Posters of prominent Kurdish leaders can be seen at a traditional Kurdish clothes store in Qamishli, in northeastern Syria. Posters of the late Mala Mustafa Barzani, his son former president Masoud Barzani and Abdullah Ocalan, founder of the Kurdistan Workers' Party, can be seen alongside the banners of various Kurdish organizations from Iraq and Turkey.
Ocalan’s posters are seen at the autonomous region’s institutions that were established by the Syrian Democratic Union Party in early 2014. Barzani posters are seen at the offices and headquarters of the Kurdish national council.
After nearly two months of talks in April and May, the two main Kurdish factions reached, through the sponsorship of US envoy to Syria William Roebuck, a form of political vision. More discussions will continue during future rounds of talks with the aim of reaching a united stance.
The Kurds in Syria, however, appear pessimistic about the possibility of the Kurdish parties being able to “lead them out of the dark tunnel that they have dragged them into.”
A local activist said that the affiliation of Kurdish parties in Syria to Kurdistan have played a role in the success of understandings, but they have negatively impacted the interests of Syria’s Kurds.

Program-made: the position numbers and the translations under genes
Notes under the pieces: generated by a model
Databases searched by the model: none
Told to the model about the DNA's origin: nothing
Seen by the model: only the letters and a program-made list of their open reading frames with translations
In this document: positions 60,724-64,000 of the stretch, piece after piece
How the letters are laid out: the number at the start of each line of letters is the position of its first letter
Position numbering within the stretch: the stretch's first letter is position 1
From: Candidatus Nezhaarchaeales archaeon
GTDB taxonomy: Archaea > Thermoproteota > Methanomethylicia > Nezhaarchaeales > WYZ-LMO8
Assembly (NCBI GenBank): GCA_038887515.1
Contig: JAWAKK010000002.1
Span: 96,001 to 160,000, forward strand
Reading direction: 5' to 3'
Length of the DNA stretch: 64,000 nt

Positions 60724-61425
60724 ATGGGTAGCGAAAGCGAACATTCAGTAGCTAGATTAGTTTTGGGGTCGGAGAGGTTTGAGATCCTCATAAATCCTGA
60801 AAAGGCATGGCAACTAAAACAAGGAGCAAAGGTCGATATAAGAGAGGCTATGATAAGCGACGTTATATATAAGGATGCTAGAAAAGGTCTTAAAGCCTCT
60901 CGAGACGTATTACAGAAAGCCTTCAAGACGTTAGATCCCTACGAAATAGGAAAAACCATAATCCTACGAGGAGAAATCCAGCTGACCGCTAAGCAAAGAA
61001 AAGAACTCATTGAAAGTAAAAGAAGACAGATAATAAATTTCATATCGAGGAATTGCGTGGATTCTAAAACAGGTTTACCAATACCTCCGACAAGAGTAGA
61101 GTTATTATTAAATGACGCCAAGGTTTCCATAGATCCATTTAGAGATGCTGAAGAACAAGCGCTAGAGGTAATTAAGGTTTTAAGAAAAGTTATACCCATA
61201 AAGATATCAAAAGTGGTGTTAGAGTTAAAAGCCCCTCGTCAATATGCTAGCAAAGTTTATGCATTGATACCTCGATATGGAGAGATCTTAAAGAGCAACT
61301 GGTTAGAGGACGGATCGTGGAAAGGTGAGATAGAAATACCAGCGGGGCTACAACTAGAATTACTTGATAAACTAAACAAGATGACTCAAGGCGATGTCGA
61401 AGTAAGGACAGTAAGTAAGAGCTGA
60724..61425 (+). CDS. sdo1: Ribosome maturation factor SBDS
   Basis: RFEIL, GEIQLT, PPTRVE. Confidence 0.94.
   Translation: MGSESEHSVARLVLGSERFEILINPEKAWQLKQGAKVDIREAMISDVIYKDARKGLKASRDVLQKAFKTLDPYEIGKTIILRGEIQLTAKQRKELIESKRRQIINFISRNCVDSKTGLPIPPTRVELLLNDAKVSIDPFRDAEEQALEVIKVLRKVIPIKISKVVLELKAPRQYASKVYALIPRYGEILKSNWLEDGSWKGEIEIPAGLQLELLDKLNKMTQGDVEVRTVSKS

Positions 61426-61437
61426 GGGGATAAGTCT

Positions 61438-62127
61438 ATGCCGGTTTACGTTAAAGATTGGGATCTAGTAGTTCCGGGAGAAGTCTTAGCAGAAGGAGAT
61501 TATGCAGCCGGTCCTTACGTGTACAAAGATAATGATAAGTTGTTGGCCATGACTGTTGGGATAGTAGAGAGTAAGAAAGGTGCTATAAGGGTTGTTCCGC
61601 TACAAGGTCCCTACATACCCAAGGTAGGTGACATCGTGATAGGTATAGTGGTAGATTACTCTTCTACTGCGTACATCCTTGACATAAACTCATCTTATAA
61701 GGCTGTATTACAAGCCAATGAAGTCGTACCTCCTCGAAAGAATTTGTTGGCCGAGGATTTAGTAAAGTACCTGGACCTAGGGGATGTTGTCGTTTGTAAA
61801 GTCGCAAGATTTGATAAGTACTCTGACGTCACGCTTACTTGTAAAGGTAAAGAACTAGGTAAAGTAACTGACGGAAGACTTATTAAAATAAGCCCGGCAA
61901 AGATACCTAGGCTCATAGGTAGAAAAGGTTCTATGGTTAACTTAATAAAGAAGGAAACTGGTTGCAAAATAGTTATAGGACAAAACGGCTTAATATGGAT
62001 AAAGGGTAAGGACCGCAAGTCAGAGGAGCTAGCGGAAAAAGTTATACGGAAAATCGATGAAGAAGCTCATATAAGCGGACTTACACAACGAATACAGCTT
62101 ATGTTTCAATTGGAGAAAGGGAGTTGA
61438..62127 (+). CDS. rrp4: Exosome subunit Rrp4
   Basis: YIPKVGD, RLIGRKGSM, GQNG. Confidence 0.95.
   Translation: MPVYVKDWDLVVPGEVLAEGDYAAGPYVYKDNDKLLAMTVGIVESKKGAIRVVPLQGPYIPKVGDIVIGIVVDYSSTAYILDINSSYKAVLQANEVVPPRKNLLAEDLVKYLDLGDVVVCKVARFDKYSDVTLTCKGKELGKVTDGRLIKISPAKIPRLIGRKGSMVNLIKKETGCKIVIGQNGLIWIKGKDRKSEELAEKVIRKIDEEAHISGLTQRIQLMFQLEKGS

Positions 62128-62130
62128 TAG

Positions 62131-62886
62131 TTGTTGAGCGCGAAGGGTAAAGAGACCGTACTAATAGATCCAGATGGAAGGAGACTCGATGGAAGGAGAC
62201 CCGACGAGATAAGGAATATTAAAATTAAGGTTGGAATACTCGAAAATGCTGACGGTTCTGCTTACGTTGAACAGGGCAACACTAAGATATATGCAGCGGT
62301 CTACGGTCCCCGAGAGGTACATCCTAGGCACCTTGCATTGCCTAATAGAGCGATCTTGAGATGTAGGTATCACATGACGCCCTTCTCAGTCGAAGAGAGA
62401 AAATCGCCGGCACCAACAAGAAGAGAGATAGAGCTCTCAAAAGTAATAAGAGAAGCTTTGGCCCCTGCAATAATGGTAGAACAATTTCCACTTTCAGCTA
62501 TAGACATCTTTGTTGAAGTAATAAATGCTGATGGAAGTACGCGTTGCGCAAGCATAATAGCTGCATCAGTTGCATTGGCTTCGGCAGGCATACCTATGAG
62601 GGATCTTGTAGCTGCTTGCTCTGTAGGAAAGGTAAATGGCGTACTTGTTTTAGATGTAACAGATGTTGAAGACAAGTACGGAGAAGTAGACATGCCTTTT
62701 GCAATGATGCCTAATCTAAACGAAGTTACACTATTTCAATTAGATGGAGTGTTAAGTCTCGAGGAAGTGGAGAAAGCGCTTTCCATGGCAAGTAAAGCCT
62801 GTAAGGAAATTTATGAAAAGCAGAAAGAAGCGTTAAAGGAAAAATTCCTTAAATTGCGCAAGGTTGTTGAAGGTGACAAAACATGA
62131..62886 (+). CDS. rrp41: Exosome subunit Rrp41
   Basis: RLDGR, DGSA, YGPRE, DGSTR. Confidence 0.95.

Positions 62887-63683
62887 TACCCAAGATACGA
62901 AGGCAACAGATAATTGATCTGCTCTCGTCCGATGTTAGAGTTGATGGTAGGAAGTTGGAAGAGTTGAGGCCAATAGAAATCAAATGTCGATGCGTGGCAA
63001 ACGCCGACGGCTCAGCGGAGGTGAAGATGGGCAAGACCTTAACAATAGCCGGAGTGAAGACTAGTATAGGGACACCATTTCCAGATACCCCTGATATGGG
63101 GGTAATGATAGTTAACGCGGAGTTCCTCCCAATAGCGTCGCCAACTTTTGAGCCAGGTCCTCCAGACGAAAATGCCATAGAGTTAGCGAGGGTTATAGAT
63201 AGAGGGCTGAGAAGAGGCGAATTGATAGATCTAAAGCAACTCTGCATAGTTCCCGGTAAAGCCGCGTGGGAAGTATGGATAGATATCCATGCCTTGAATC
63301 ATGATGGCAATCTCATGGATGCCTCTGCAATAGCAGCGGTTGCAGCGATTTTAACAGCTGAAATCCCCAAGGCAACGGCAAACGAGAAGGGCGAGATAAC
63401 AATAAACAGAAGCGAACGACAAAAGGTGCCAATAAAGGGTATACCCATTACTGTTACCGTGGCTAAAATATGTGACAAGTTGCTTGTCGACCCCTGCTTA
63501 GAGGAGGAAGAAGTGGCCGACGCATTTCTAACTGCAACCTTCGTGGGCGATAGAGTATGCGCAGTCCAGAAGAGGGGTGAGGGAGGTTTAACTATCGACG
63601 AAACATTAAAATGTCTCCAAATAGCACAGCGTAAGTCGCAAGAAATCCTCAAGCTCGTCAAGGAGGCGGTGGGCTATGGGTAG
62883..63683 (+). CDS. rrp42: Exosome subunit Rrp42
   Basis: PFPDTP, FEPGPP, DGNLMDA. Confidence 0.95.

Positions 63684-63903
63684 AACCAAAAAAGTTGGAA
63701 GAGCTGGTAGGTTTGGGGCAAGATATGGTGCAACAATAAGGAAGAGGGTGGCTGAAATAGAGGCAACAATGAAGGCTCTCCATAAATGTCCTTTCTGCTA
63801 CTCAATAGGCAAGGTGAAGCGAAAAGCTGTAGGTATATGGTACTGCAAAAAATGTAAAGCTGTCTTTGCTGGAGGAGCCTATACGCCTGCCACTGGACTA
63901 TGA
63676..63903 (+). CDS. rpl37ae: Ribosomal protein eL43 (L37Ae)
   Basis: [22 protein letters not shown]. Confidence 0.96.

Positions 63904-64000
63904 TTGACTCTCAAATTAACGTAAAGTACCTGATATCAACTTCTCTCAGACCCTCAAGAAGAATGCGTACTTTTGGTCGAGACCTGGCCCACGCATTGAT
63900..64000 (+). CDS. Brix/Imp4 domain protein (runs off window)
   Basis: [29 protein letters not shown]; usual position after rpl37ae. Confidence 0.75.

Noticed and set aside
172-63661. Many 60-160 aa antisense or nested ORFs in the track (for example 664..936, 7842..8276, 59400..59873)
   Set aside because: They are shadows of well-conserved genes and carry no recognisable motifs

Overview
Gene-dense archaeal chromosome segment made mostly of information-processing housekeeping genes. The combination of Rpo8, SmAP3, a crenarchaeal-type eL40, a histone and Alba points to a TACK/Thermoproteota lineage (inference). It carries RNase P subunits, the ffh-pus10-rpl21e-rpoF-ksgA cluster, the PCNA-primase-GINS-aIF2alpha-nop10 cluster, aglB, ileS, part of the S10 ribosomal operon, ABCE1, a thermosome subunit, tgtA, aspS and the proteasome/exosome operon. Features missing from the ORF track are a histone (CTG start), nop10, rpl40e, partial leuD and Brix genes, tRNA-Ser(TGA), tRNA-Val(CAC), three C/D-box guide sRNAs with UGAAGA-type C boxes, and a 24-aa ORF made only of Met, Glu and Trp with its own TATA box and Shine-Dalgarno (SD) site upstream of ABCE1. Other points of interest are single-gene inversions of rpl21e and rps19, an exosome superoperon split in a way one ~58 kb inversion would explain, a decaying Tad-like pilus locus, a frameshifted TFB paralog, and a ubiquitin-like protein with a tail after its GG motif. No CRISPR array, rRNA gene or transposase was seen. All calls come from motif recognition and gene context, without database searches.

She explained that each foreign power has its own “vision, ideology and alliances that are so far removed from the interests and aspirations of Syria’s Kurds.”
If the Kurdish parties in Syria do not abandon their affiliation to Kurdistan, then the intra-Kurdish talks will fail, just like previous ones, she said.
She attributed the successive failures to the “weak political personality” of Syria’s Kurdish officials.
“They must open their eyes and realize the suffering of their people. They must realize that their main problem lies with Damascus, not Baghdad or Ankara,” she stressed.
The “Kurdistan affiliation” predicament is among the pain problems driving a wedge between Syria’s various Kurdish parties.
A resident of Dayrik on the border with Turkey and Iraq said that the affiliation of local Kurdish parties to Kurdistan leaderships in neighboring countries has been “unwavering” for decades.
He doubted that the various parties would be able to reach a comprehensive and final agreement due to their conflicting foreign relations and alliances.
Any agreement would be “limited” and fall short of the people’s expectations, he predicted.
A pharmacist in the town of Amouda shared a different opinion. She said that the affiliation with Kurdistan has had a positive impact on the first round of talks.
She stated that the people are more concerned with economic concerns and developments on the ground than the political talks.